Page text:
I miss coming home and hearing him bark as I open the gate. I miss shouting, “Have you been a good boy?” as I come through the door. I miss taking his collar off every afternoon and grooming him. I miss singing You Are My Sunshine to him and having him snuggle tightly in as I sing. I miss him nudging at me every morning to get out of bed so  he can start his day. I miss his dog smell and the fur he shed everywhere. I miss him the dog I longed to arrive and thought would  live forever.

He safe now, his illness was swift and the solution was equally as swift.

I’m being taken for coffee by so many people that I’ve lost count and I’m rearranging my time so life can change back to being about me and not about him.

His first four years of life were fucking awful but the two years and eight months he had with me were the way his life should have been lived. He had lovely beds, he had good food, he had antlers to chew on, he had me and his extended family to lovely him and he was free.

I cannot begin to describe how much I miss him or how much I will miss him but I’m so glad I had him with me. I will never forget him and I will never stop loving him.

The text message and the phone call

Last year, during the second election (which I hoped Labour would win) one of my friends started sharing Britain First posts on her Facebook page and making comments on them. She did this more than once and they were obnoxious to say the least, racist to be more honest.

I couldn’t tolerate such racism on my timeline. When I was a young teenager I witnessed an act of racism aimed at a friend of mine and it both shocked me and scared me.

These posts and their comments came from a woman who goes to church every Sunday and is well known and liked in her community. It was disturbing to think that she would act the way she did. Even though I didn’t know her in real life we’d spoken on the phone more than once and we sent each other texts often.

Instead of challenging her I quietly blocked on her on all the social media platforms that we had interacted on and left it at that. We have one mutual friend and I mentioned it in passing to him.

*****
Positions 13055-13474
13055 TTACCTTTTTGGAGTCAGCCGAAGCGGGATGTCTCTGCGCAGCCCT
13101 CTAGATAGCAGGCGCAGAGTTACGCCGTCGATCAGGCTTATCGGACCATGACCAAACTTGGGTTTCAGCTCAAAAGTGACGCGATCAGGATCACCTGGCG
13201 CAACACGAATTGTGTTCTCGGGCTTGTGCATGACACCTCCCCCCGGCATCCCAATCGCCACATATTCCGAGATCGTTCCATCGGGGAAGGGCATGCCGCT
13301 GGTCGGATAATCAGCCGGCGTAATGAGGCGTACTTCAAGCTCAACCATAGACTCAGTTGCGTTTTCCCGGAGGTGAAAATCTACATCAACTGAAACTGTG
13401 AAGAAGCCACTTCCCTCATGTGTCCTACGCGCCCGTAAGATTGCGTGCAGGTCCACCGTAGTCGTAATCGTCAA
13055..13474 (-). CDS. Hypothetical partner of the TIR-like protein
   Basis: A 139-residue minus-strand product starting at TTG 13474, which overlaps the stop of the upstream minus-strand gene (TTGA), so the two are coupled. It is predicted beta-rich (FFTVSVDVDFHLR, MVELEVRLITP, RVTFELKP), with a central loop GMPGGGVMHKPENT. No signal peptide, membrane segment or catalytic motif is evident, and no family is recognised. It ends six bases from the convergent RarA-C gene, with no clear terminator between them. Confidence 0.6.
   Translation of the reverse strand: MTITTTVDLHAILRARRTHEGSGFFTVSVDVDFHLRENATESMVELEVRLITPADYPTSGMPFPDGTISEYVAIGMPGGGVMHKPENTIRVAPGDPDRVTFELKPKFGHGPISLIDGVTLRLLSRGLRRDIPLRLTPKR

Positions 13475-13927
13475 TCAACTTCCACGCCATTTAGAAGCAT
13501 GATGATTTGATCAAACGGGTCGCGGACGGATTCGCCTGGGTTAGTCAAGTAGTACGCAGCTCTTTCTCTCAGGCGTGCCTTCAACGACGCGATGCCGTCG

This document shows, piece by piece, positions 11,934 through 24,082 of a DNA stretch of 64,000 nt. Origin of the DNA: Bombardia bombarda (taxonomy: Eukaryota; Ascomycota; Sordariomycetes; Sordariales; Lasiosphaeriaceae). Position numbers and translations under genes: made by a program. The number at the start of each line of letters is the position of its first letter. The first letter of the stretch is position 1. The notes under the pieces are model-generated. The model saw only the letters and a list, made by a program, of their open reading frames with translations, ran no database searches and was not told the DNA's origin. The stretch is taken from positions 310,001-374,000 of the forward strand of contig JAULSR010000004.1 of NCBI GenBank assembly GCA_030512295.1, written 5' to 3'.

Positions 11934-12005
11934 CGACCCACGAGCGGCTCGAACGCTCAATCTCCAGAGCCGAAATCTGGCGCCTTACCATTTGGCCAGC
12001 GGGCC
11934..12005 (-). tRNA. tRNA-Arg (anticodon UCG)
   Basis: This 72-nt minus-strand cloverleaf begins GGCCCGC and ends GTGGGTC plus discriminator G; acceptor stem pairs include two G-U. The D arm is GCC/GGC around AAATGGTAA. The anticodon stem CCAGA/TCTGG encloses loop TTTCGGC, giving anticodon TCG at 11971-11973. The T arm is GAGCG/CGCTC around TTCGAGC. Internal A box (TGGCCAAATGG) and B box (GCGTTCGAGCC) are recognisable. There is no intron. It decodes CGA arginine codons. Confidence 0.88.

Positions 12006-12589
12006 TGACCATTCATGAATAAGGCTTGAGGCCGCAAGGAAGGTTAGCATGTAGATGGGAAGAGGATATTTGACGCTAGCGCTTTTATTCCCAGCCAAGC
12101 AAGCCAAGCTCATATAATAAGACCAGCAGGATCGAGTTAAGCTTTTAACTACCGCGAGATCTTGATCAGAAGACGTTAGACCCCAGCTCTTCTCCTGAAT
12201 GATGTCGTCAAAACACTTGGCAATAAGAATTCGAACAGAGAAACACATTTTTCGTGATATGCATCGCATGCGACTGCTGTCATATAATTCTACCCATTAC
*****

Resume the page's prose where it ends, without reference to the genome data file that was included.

Today I had an unexpected text message from her asking how I was. I thought about confronting her head on or fudging it then I thought that I’d have a chat to the person who was a mutual friend.

He told me I was overreactiing and that I was judging someone on a couple of posts. His take was that just because you make a few racist comments it does make you a racist.

He and I are on opposite sides of the political centre shall we say. I thought I was much further left that he was right but it turns out not. I always thought that he wasn’t as hard right as he admitted to being and that he was a good man at heart.

But a few racist comments on a Britain First page doesn’t make you a racist according to him and that wasn’t the end of it. He intimated that he thought that it was acceptable for her to voice her opinions but it wasn’t acceptable for me to challenge her and that I should just let it go.

I’ve ignored her text message and, stupidly, deleted it before I could block her number.

The harder decision was realising that I’ve got to let a friend go. I’ve loved this friend for many years, he has been there through some very rough times but I can’t have someone who excuses racism in my life.

It’s not because of politics, it’s not an overrreation or that a friend has made mistakes it’s because, by defending a racist and telling me I’m in the wrong he’s exposed himself both as a racist and a bully.

I’m not going to make a big deal of it, I’m not going to out him, I’m not going to confront him but I am in a position to let us drift apart until one day he’ll look up and find that I’ve disappeared from his life. His loss.

Here we go yet again

I’ve been feeling quite good for me the past few weeks. I’ve been unstable and disorganised but I’ve been trying to manage my time well and I’ve almost managed to do it several times. At other times I’ve failed miserably and that’s been really frustrating.